Do you know the Five Lamps? This is the earliest slogan of the Five Lamps Brewery and the correct answer at the time was Amiens Street. However, as friends were to discover the brewery has moved from its base on the North Strand to a fully-fledged brewing facility in the Liberties. The famous street light of the same name remains in Dublin 1. Confused? So were they!

William & Brian proudly showing off the new brewery I’m Dublin 8, not Dublin 1

The Probus beer club had the opportunity to visit Five Lamps recently and as luck would have it, the tour was to take place on Halloween night. Paul had chosen “Tarts and Vicars” as the theme so Brian Fagan (Chief of the Five Lamps) and William Harvey (Brewer) were slightly bemused by a handful of visitors turning up in costume (I went as a son-in-law of a preacher man). Most people reserved the right not to dress up and as someone said left a handful of us looking slightly awkward á la Bridget Jones.

William and his brews (& a lantern for good measure)

The Five Lamp brewery first came to prominence a little over a year ago through well designed branding appearing at several prominent pubs in the City Centre, namely McDaids and The Duke before spreading out to other well known pubs. It was interesting to see a craft beer focussing on what could be dubbed “non-specialist” beer pubs (I hope I’m not offending anyone and I know Carrig Lager had been available in The Duke since the early days). The lager itself was a departure for fans of highly carbonated and slightly bitter variations. It was definitely malt forward and has been refined over the past year. It is reminiscent for me of some of the Bavarian lagers, with a rich biscuity flavour. As a distinctly Dublin-branded beer, it was amusing to think that it was only until recently contract-brewed by Eight Degrees down in Co. Cork.

Got to love their branding

Brewing is now taking place in Dublin but in Dublin 8, which has caused problems for their identity because their next brew was named in honour of their new home – Liberties Ale. This was debuted at this year’s Irish Craft Beer & Cider Festival and is a pleasant pint indeed. It has a certain dryness to it with the slightest hop bite. Both the lager and ale were able to be sampled on the night.

Where better to enjoy a pint of Liberties Ale than at its source

Unfortunately, we were too early to try their latest release Honor Bright Red Ale, which was conditioning away in the bright tank. It was bottled this week and should be in shops over the coming days (as I was writing this, the first batch was delivered to Probus). Bottling is done manually and takes approximately seven and a half hours to complete (when I heard that I wonder why they would even bother and opt solely for kegs).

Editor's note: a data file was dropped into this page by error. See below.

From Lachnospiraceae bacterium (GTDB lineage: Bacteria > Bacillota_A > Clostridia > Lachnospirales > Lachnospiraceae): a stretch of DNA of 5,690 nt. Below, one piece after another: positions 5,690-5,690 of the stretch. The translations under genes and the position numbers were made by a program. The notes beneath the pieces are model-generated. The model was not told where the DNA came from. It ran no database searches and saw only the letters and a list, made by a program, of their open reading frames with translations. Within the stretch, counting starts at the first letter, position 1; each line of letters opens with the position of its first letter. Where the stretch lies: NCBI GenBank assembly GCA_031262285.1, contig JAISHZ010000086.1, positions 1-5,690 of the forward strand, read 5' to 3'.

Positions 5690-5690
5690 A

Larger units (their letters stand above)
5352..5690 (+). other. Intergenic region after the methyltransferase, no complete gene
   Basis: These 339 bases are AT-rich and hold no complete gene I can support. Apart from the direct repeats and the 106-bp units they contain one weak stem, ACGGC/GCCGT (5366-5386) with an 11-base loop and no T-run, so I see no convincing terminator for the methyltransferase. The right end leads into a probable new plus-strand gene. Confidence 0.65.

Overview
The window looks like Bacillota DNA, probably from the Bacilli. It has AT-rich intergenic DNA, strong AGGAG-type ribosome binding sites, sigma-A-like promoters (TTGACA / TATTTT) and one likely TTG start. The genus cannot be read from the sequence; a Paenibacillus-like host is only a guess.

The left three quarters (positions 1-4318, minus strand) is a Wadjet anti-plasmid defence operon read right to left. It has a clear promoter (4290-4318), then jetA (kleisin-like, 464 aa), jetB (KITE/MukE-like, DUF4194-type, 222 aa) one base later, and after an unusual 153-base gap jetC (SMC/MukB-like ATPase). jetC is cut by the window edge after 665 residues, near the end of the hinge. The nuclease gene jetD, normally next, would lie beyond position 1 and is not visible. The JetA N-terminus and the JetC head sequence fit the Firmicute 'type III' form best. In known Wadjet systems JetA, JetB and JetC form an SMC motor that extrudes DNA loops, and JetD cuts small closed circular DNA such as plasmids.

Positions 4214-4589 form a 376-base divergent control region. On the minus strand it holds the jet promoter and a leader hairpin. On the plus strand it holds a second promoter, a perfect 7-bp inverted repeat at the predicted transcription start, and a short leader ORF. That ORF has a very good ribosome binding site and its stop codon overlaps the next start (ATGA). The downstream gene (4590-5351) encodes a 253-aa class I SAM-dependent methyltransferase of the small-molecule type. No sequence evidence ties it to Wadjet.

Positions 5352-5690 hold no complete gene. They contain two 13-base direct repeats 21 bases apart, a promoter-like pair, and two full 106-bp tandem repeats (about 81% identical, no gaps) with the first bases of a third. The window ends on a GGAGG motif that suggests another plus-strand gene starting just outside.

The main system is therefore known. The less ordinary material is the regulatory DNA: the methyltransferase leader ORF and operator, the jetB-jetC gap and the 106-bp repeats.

Manual bottle filler – 2 bottles at a time

The key to their beers according to William is accessibility both in terms of alcohol and bitterness levels. They’re in the business of session beers and have a capacity to brew approximately 650 litres per week. So alond with desires to do some special brews, they’re sticking with the tried and trusted “usuals” – a lager, a red, a golden ale and a porter. Following on from their red ale, the next release will be Blackpitts Porter, which was currently fermenting away. It’s great to see brewing up close in the centre of the city and their new brewery is further proof of the craft breweries re-establishing local brewing traditions . For example, the Blackpitts Porter Company existed over on Fumbally Lane in the Liberties in the late eighteenth century.

A brand spanking new brewery

Rounding off the visit was a selection of meat and cheese, along with homemade salsa and sauces prepared by Paul Fogarty of Probus fame. This has probably to be a first. A gourmet buffet selection and pints in a brewery, with costumes!

Most of us had gotten a little bit embarrassed by our costumes by this stage

It’s great to have seen the progress that the lads have made and I’m looking forward to trying their red ale and porter upon their release. No doubt they will be ones to have during a future beer tasting. Hopefully they will be coming to a pub near me soon.